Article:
I spent ten glorious days in Edinburgh hosting two shows at the Fringe: live versions of my podcasts, Iain Dale All Talk and, with Jacqui Smith, For the Many. I’ve been going to the Fringe as a punter or performer since 2015, and normally it rains more or less the whole time. This year, there was bright sunshine every day. I host the shows wearing a rather magnificent (or ghastly, depending on your sense of fashion) burgundy suit – mainly because it’s the one pictured on the posters that adorn many of Edinburgh’s walls. My main problem this year was mobility. In late July I fell from the stage at Buxton Opera House into the orchestra pit and buggered my knees. Being in a wheelchair or on crutches has given me a very different perspective, but thankfully I am on the mend.
The big sensation of my time in Edinburgh was the former Conservative MP Rory Stewart, who attracted an audience of around 630 people. They loved him and his message. But the biggest audience was for Keir Starmer, who attracted 662 keen souls.
Before we went on stage, the news came through that Salman Rushdie had been attacked. Starmer’s team and I debated whether we should start by discussing it. Details were sketchy. My view was that it was wrong to say anything until we knew more. I asked Starmer’s head of communications, Matthew Doyle, to WhatsApp me with any updates, but just before we started the show we saw a report saying Rushdie had walked off the stage. “OK, let’s leave it,” I said. Had I said the opposite, Starmer wouldn’t have had to deal with the social media onslaught that followed, with people complaining that neither he nor Angela Rayner had made a statement immediately after the attack. I still think it was the right thing to do.
A woman of the people
Angela Rayner appeared on All Talk with me on 8 August and was a revelation. She had brought two of her sons with her and it was the first time they had seen her perform live. They were mystified as to why anyone would pay £15 to see their mother! Teenagers, eh. My favourite moment of the Fringe was when I asked Rayner whether she thought Rishi Sunak could relate to people living on the breadline. She then spoke – uninterrupted by me – for about five minutes about her own experience, and that of the community she was brought up among, of a semi-permanent cost-of-living crisis. The audience was spellbound, as was I. No other MP in the House of Commons could have done this. Labour needs to make more of Rayner. She cuts through.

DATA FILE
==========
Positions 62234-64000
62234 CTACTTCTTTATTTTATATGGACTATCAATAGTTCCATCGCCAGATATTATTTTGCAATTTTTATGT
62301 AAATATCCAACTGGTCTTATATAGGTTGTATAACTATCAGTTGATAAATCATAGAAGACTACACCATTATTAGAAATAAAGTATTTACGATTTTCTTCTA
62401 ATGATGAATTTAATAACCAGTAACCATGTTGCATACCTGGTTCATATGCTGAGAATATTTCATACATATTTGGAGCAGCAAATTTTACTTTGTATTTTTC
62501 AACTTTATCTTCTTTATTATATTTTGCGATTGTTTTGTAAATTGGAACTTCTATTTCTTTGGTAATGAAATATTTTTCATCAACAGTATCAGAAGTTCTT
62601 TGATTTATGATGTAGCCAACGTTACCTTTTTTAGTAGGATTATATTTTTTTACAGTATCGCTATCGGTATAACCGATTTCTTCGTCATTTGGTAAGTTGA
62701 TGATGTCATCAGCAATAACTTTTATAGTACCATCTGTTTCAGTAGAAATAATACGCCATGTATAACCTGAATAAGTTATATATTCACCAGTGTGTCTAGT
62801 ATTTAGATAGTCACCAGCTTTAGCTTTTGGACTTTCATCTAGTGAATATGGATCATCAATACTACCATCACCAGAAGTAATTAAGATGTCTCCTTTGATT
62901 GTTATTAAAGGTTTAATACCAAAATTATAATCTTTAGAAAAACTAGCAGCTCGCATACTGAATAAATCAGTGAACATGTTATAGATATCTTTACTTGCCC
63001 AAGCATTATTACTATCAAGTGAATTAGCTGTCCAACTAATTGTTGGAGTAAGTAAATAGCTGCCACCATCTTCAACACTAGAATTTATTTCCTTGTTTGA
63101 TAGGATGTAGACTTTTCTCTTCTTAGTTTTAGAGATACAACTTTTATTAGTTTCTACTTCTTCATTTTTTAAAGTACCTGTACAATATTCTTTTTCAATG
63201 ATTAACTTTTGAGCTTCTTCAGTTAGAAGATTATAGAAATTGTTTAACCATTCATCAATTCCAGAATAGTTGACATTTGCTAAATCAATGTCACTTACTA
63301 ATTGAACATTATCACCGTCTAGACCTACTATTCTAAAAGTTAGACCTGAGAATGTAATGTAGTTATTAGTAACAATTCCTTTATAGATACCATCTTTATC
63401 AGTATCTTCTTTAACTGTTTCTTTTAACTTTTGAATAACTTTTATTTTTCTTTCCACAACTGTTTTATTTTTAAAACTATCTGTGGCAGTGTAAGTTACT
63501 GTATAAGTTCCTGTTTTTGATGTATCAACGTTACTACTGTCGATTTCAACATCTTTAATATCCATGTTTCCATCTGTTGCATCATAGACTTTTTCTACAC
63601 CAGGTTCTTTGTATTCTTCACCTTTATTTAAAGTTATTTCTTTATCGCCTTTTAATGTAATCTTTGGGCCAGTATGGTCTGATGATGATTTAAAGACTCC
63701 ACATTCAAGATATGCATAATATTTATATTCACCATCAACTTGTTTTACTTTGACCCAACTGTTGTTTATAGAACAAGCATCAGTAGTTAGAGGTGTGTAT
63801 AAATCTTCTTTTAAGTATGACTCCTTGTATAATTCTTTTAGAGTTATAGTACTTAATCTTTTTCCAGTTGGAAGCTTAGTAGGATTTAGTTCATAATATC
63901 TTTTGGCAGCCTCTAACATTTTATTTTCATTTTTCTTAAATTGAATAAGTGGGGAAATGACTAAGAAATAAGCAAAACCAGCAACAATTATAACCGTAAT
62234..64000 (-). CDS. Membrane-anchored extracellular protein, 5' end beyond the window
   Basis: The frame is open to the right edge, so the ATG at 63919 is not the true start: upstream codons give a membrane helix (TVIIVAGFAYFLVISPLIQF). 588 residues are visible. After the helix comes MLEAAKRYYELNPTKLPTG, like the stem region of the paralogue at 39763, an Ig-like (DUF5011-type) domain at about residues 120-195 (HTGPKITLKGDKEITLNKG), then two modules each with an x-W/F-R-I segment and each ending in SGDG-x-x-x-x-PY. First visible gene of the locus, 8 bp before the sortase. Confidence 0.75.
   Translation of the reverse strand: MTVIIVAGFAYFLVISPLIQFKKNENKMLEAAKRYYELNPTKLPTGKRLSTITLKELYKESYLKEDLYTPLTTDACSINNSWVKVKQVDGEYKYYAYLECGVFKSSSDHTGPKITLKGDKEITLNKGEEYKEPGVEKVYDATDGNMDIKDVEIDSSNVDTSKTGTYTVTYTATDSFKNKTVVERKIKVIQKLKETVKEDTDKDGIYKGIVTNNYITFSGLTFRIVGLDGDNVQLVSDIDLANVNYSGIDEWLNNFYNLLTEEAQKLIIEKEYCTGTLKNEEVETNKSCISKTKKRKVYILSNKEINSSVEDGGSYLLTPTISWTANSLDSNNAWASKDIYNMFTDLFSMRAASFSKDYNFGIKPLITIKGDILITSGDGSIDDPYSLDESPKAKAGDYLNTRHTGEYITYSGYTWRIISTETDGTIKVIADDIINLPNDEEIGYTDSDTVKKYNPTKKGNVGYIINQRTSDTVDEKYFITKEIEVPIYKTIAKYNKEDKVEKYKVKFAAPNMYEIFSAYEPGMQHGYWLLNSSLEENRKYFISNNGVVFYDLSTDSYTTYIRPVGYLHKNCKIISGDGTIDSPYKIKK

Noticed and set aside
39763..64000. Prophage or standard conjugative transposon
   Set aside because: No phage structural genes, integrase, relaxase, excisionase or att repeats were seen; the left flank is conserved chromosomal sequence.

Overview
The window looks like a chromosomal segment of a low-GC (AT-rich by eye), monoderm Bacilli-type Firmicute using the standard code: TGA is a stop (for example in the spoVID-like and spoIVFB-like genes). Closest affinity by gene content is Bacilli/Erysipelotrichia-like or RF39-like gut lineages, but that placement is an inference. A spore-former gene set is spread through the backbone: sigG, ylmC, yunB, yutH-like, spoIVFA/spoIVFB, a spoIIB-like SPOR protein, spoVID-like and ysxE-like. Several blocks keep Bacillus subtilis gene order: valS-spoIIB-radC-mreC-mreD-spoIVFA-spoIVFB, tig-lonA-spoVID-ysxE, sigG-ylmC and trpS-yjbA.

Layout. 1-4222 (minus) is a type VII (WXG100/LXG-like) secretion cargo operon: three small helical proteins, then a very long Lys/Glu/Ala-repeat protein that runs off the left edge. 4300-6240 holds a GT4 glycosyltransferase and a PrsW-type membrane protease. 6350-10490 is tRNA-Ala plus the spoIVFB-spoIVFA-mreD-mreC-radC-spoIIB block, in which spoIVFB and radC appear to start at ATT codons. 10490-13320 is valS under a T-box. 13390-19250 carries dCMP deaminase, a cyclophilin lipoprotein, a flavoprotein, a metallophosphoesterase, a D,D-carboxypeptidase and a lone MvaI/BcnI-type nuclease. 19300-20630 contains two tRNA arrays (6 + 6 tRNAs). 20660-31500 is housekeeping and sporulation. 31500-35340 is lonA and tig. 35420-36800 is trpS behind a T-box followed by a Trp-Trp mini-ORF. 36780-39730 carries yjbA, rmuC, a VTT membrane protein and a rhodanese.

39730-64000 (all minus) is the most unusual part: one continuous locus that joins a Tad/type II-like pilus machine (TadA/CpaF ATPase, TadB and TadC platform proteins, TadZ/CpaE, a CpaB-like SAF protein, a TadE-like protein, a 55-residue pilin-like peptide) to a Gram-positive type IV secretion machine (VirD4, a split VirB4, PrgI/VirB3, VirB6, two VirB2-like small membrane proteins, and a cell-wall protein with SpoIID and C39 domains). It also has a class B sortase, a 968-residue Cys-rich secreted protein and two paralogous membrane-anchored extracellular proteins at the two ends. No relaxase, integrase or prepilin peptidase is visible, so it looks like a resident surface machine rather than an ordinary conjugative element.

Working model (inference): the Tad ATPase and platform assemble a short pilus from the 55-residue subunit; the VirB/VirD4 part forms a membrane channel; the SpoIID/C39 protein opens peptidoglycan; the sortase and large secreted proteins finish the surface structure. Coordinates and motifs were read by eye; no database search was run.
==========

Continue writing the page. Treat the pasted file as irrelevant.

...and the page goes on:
Bizarrely, a few environmental protesters tried to disrupt the event near the end. I was about to ask Rayner an audience question when I heard a rather posh young woman shout: “My name is Katie, I am from Green New Deal Action” (or something like that). I let her say her piece and it all fizzled out. The protesters had filmed it, but, I note, it hasn’t appeared on social media. I’m not surprised. It was all a bit sad.
For the best
One of the nightmares of putting together a Fringe programme is when a guest pulls out at the last minute. This happened to me three times. Diane Abbott did so with no explanation; just plain rude.
We replaced one of the three with the broadcaster, Loose Woman and imminent Strictly star Kaye Adams – a strange replacement for Arlene Foster, a former Northern Irish first minister, you may think, but Adams was also a revelation. She hosts a podcast called How to Be 60, about the fear many of us have of turning that age. I achieved the milestone in July and still haven’t quite recovered. Kaye interviewed me for an upcoming episode and I’m afraid that I rather overshared when discussing aspects of my coming out experience. If that doesn’t get you listening…
One of the joys of the Fringe was co-hosting six shows with my friend Jacqui Smith, the former home secretary. Over the years we’ve not only forged a political double act on TV and launched the For the Many podcast, but we’ve become the best of friends. We come from different political backgrounds but people say we are a living example of disagreeing agreeably. We even finish each other’s sentences.
Jacqui joined me for the Keir Starmer interview, where, when asking about Labour’s response to the cost-of-living crisis, she told Starmer that she looked forward to him revealing the size of his package. Oooh, er.
Iain Dale presents the Evening Show on LBC Radio
This article appears in the 17 Aug 2022 issue of the New Statesman, Six Months that Changed the World